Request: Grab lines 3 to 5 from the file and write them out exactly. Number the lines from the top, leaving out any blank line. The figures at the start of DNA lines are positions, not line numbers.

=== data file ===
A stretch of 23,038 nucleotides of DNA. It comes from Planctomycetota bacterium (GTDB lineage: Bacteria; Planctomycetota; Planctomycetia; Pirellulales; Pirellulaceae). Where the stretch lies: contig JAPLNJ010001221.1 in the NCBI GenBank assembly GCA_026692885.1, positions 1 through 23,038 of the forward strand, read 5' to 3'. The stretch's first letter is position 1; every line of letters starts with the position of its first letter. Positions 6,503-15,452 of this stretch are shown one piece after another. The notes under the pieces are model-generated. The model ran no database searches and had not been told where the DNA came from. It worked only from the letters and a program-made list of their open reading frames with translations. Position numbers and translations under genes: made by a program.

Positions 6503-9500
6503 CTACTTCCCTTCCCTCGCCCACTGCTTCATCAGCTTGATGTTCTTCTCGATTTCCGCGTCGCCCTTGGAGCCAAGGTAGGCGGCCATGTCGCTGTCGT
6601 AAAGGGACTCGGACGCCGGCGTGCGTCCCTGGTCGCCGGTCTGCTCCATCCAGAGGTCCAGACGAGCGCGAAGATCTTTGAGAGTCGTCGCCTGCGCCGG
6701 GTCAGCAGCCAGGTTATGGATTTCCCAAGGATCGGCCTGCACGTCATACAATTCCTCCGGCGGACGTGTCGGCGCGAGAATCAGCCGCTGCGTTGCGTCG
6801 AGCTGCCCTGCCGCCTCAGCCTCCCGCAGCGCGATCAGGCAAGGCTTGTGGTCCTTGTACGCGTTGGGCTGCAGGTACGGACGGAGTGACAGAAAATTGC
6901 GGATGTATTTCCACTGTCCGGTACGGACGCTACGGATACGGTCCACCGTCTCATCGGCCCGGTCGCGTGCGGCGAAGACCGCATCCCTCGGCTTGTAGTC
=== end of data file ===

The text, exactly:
6503 CTACTTCCCTTCCCTCGCCCACTGCTTCATCAGCTTGATGTTCTTCTCGATTTCCGCGTCGCCCTTGGAGCCAAGGTAGGCGGCCATGTCGCTGTCGT
6601 AAAGGGACTCGGACGCCGGCGTGCGTCCCTGGTCGCCGGTCTGCTCCATCCAGAGGTCCAGACGAGCGCGAAGATCTTTGAGAGTCGTCGCCTGCGCCGG
6701 GTCAGCAGCCAGGTTATGGATTTCCCAAGGATCGGCCTGCACGTCATACAATTCCTCCGGCGGACGTGTCGGCGCGAGAATCAGCCGCTGCGTTGCGTCG